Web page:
We are now in the meanest time of a high school senior's life. A few weeks ago they had to commit to a college and by now, word has trickled out about who is going where, who got in where, and more importantly, who didn't get to go where they wanted.
It's a rough time for kids who live in competitive climates. They have spent four years pushing their treadmill into overdrive, scrambling to ace AP classes, taking and retaking their SATs or ACTs, perfecting their "resumes" to include just the right balance of sports participation, cultural exposure, and community service. Nothing they've done in high school was by accident and the day of reckoning has arrived: They are either going to their first-choice college or they are not and everyone -- everyone -- knows it.
But here's what everyone doesn't know: A whole bunch of them who are going to their "dream" schools will be coming back within the first year. Right now in kitchens across America, kids completing their freshman year are telling their parents, "Sorry Mom and Dad, but I don't want to go back to that school." All that hard work and studying, all that time and effort spent in applying, all that anxiety while waiting to hear, the drama of waving goodbye at the dorm and the money -- all that money!! -- and here is Junior sitting at the table saying he just can't go back. Say what?!
Probably the most overlooked number on every college website is the one that says how many freshmen leave after the first year. For parents, it's much easier to focus on how many of that school's graduates go on to great jobs or advanced studies, or how many spend their junior year abroad, or how many are involved in athletics, get scholarships, live on campus. But how many come high-tailing home after the first semester or year? Those numbers we prefer to overlook because they must be talking about someone else's less-committed daughter, not ours, right? Wrong.
I was sitting at a track meet a few weeks ago talking to someone I affectionately call Supermom. Corinne Le has four sons, all of them great kids. (Four sons and in her "spare time," she brought a child from Kenya into her home for months, tending to him as one of her own during his difficult surgery and recovery.) Corinne's umbrella is big and many seek safe haven under it, and there are many kids -- friends of her kids -- who feel comfortable talking to her.
Her eldest son chose to go to college locally although many of his friends did not. She began ticking off on her fingers how many from his high school graduation class are returning home as transfer students. She ran out of fingers.
"OK, kids talk to you," I said. "Why do you think it happens?"
In some cases, she opined, they only think they are ready to live away. It's a "grass is always greener" on the other side of the country thing. They believe it until they get there and then they learn otherwise.
In other cases, living on their own gives them a better sense of the financial sacrifice their parents are making and they see a less expensive way to reach their goal: by living at home or going to a community college -- or both. They've grown up in that year spent away and return home with a newfound sense of responsibility, maybe even gratitude.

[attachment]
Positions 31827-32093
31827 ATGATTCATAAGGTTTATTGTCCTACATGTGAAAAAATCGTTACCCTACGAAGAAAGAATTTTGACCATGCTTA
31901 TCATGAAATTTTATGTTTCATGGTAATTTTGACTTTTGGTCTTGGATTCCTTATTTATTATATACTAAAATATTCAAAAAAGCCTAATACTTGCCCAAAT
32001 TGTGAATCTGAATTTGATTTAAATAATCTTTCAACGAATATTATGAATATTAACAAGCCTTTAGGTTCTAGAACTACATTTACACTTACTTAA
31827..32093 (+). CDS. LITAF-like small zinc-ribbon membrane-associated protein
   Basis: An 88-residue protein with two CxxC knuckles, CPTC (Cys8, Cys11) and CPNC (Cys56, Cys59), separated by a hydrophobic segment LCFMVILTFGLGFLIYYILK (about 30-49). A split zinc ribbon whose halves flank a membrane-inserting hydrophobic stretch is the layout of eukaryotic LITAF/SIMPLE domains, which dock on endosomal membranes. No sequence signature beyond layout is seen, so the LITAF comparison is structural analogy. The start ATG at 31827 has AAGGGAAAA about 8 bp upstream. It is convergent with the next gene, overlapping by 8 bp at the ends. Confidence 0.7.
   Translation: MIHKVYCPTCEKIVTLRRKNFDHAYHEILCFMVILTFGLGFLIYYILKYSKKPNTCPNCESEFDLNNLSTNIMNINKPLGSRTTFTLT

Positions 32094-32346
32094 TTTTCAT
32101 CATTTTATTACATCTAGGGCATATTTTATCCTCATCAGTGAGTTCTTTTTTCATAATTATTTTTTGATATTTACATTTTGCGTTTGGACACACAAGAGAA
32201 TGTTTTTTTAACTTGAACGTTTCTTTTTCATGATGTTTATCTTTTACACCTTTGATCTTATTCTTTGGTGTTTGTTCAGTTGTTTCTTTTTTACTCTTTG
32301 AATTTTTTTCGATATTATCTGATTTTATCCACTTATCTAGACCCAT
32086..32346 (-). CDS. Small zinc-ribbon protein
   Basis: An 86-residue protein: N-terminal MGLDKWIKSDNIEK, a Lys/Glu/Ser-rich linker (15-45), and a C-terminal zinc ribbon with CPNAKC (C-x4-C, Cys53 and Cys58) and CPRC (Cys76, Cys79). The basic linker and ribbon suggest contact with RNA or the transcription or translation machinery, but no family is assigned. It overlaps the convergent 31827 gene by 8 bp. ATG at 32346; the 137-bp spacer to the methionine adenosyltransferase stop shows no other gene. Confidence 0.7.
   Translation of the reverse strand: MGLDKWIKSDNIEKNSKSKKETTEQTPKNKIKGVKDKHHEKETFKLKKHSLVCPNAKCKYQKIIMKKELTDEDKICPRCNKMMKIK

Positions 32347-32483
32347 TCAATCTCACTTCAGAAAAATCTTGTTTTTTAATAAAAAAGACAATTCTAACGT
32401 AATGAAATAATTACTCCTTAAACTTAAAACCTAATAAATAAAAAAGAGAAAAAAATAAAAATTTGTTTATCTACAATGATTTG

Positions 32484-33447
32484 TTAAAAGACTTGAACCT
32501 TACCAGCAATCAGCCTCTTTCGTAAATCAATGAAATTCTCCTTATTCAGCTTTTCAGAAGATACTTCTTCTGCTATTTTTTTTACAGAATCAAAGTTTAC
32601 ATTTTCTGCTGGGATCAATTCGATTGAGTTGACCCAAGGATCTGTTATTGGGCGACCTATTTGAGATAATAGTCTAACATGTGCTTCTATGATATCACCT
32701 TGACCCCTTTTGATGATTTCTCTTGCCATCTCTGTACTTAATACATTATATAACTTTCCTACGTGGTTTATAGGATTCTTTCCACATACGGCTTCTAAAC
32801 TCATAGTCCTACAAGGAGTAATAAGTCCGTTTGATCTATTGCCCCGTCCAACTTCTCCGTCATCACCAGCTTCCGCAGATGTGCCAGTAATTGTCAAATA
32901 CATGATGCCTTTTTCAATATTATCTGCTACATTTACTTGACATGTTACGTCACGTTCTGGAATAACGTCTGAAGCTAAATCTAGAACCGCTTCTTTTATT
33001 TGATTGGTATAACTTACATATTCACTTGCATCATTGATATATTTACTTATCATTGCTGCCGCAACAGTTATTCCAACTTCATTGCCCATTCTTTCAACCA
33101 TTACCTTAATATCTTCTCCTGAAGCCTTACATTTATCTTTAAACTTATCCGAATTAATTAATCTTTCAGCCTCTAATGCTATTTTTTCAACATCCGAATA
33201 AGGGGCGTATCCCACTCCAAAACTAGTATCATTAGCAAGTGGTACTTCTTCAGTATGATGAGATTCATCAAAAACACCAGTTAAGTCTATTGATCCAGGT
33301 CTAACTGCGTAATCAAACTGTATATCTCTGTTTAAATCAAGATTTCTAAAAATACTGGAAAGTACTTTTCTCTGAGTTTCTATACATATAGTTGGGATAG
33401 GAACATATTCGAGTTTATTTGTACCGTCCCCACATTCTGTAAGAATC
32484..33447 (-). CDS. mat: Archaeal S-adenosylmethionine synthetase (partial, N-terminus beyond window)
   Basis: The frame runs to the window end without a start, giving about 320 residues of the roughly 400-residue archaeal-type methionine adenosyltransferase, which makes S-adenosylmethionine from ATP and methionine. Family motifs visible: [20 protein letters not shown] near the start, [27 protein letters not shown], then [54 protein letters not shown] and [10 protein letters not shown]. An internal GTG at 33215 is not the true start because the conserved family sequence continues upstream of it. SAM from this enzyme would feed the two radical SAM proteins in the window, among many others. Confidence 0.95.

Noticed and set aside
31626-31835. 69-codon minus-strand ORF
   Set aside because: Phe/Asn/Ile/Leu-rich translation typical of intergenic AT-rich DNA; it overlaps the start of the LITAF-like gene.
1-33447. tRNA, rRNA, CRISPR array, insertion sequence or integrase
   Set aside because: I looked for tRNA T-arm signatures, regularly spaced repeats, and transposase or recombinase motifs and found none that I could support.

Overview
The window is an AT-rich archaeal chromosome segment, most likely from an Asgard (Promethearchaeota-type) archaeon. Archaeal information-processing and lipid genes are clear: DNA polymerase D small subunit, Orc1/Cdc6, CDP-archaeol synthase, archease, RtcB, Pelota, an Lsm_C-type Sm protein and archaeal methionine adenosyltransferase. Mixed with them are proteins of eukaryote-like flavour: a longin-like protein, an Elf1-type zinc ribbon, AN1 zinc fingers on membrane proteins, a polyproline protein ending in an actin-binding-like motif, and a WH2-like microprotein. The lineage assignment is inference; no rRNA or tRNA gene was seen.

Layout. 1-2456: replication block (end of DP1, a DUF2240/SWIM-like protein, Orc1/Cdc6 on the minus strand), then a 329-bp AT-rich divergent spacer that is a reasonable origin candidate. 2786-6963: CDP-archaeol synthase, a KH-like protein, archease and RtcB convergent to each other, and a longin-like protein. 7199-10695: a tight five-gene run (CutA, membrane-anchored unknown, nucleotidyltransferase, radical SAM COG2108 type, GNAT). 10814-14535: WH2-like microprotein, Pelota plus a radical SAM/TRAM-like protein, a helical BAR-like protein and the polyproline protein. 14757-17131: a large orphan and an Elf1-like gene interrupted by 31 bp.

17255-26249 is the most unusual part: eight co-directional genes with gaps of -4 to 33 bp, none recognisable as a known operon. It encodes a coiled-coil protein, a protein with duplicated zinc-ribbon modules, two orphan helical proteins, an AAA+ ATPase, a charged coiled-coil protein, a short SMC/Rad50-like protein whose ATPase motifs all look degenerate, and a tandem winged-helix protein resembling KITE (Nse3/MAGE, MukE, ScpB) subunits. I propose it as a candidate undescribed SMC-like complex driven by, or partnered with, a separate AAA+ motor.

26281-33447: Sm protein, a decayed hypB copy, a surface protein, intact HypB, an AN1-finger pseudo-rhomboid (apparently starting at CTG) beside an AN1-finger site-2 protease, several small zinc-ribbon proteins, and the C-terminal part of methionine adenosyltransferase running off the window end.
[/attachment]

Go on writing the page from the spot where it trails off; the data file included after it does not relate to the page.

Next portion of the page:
But in other cases, there is this reality: The academic pressure has built to the point that they implode. They are bright kids who simply need a break from the stress and rigors they've lived under and they've mustered the courage to have "the talk" with their parents. The ones to worry about are the kids who aren't able to have that kitchen table talk.
Without question, the peer and family pressure to get into the Brand Name University can wind up disastrously. And yes, some parents freak out at that kitchen table talk. What they lose sight of is the underlying message: Your kid is unhappy and needs to figure things out. So help him if you can because this isn't really about you or what the neighbors will say when they learn he isn't returning to Yale.
The truth is, there are many routes that lead to the same place in life. And the country is already deep in the throes of reexamining how we see college educations. Zac Bissonnette led the charge in in 2010 with his seminal book, "Debt-Free U: How I Paid for an Outstanding College Education Without Loans, Scholarships, or Mooching off My Parents." He challenged us to see college as a return on our investment -- and that it isn't always a good investment. It makes sense: Why graduate with $150,000 in student debt when your degree will get you a job that pays $30,000?
There are many other paths to take once you and your child stop caring what other people think of as the best or only route. I happen to love the idea of my kids taking a gap year after high school. While it's been a long tradition in Europe to spend time traveling around and volunteering before you enter college, the rat race in the United States expects our kids to jump in straight away. Maybe it's time to regroup on that one. I'd rather see my daughter volunteering in a Chinese orphanage and having a foreign living country experience than worrying about whether the TA to her professor knows her name. What's the big rush to launch on a career anyway?
Oddly, I think Moms of special ed kids have a leg up on the whole college race thing. We are used to our kids being the square pegs in a culture of round holes. We are used to them being the different ones and we long ago figured out that our energy was better spent teaching them that what others thought of them was less important than what made them happy. My kids will have no problem deviating from the so-called "norm" because they do so every day.
And for everyone else, maybe it's best to clear off the kitchen table in case a talk is coming your way.
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